Skip to main content

And Suddenly, A Random Decision Stampedes In

I made the wildest, most random decision today. Someone came into my channel and asked for advice. They have been war deced, again, by a group that does not like them coming into their low sec area. They are going to fight back and asked for advice on how to fight back. Getting people out and about and focused was a problem. Vov said they needed a FC and that he was a bad one. I said I had no expierence as one. I was told they'd love me to FC for them even if I have no actual FC experience.


I decided, why not? I spend a lot of time worrying about being good enough and capable enough and knowledgeable enough. I spend a lot of time not wanting to FC because I'm to embarrassed by everything I don't know. I, however, am familiar with basics and I am familiar with coaching new people into learning the basic fleet movements and developing spatial awareness.

So, why not. Why not at all? Today, I am sick and tired of my own worries and insecurities. I dropped everything. I then hopped over to the Concord station next door, upped my sec, and started getting a war plan together in my mind. I keep saying that I want to help people learn Eve. I say that I want to share my game of Eve with them, my views of low sec, of fighting, of living, of dying. It seems as good a time as any to start down that path. If I can help a group of players develop a bit of confidence I will have done the right thing.

It has been a long time since Lain and I did his practice PvP with his newbie corp. I offered 500mil up front to help cover their ships. I gave the same offer this time. They had already looked up basic PvP fits from Agony and Eve Uni. I added battle Ventures to their list.

No cruisers, I said. It is to easy to set ourselves up for failure due to inexperience. It is to easy to just be meat for the meat grinder. We will start with the basics of a frigate swarm. We will learn to use our DCU and our points. We will learn about ancillary boosters.

My idea is to get into frigates with T1 fits and get out into space fighting. The win here is to fight and not cower in the station and wait for the war dec to end. Along the way, we hope to learn basic maneuvers, fleet commands, and how to handle our ships. I don't care if every ship in the fleet dies, every ship in the fleet will die knowing why they died and trying to do the correct, productive thing. Everyone will die in fits meant to fight.

I want to come out the other side as better Eve players for everyone. If they do not bring the fight we will try to take it to them. If that doesn't work we'll go out on a roam. One way or another we will spend the next week productively learning how to not be walked over, how not to be food, and that dying doesn't have to be scary.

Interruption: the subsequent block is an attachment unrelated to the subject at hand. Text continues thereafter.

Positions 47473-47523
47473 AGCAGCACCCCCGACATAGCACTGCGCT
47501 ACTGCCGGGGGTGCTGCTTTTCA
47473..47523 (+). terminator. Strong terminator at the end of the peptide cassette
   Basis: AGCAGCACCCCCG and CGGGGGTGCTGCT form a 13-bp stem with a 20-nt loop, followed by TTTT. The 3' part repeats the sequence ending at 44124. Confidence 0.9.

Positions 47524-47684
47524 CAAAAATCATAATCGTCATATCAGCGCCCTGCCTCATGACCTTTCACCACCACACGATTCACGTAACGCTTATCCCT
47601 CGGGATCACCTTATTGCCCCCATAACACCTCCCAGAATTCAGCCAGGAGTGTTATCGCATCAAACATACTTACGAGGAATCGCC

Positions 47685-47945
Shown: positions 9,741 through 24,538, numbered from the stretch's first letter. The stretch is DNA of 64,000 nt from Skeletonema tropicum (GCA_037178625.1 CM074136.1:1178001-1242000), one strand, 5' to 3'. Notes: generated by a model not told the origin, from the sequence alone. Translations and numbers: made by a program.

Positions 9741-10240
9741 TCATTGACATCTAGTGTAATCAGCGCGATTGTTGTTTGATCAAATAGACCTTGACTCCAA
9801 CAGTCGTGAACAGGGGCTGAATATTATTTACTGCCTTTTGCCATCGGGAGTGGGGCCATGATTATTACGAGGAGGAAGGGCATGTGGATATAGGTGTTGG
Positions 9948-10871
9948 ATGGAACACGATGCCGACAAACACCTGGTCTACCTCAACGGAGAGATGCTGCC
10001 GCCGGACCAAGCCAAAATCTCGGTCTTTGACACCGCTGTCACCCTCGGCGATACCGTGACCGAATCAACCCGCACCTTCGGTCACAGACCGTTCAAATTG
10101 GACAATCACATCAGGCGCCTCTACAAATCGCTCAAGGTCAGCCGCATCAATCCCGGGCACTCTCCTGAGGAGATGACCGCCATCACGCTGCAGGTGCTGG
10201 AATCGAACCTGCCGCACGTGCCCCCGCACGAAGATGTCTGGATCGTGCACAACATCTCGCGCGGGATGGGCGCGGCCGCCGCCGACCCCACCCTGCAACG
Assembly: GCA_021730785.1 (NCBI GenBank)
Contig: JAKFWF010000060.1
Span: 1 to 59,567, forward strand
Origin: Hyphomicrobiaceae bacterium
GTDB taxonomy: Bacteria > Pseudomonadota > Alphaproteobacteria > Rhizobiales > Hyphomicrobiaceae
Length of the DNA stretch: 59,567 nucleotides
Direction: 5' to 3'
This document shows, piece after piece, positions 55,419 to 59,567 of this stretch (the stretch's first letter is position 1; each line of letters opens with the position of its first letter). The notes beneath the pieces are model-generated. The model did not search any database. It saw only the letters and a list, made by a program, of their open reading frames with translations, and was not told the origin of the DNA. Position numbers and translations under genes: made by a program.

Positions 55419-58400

I hope the entire corp comes along. I have a few on board. Just one would be enough. Every one extra is a bonus. It isn't the best week for me to do it, in concerns to my work hours. But we can put an hour or so into space each evening learning together. I think that it will be worth it.

I'm normally not spontaneous like this. But, right now, I need this. I pulled out my Orca and headed to supply. I jumped Sugar into high sec with a clean sec status and headed to this corporations home system. There is some herding cats involved, but we'll get it done. And tomorrow, the learning starts.

I left my chatroom teaching the latest new player who has strolled in the difference between falloff and optimal. I think I will look forward to this week.


  1. This comment has been removed by the author.

  2. I hope your Optimal vs Falloff conversation is better than mine. Mine is just, "Optimal is what you want to fight in, falloff is what you actually fight in. Don't worry about it, just figure out transversal.".

  3. Put them in derptrons! They cost 2 mil a pop, they're easy to fly, and a swarm of them can catch and kill pretty much anything. You know on the discovery channel when they talk about piranhas skeletonizing a cow in 30 seconds? Those are derptrons.

    The combined minnie/galmil fleet has been using them to great effect in hit and run attacks on the amarr in Huola. The other night PL tried to get cute with a kitey cruiser gang, and the derptron cloud devoured a scimi, cynabal, zealot and oracle, and put a shield legion out of its misery.

    Plus derptrons tend to have a short lifespan, so it's also a good way to teach them how to lose a ship, and value the objective over their own personal survival.

    1. With a mix of skills and ages we have an entire slew of newer player friendly ships to fly.

  4. Good luck!

    2 tips:
    1. Don't let people joggle your elbow. It's your fleet tell them to shut up.
    2. Don't feel you have to take a fight. If you think you'll lose don't take it. Even with cheap ships people don't enjoy FCs who lose fights.

    1. 2. is false.

      Kaeda fleets go home in pods. This is a known fact. Everytime I run a fleet I get plenty of participants. And then when we go out again right after with another batch of ships -none of which will redock- people still want to come along! And by the third time... yup still...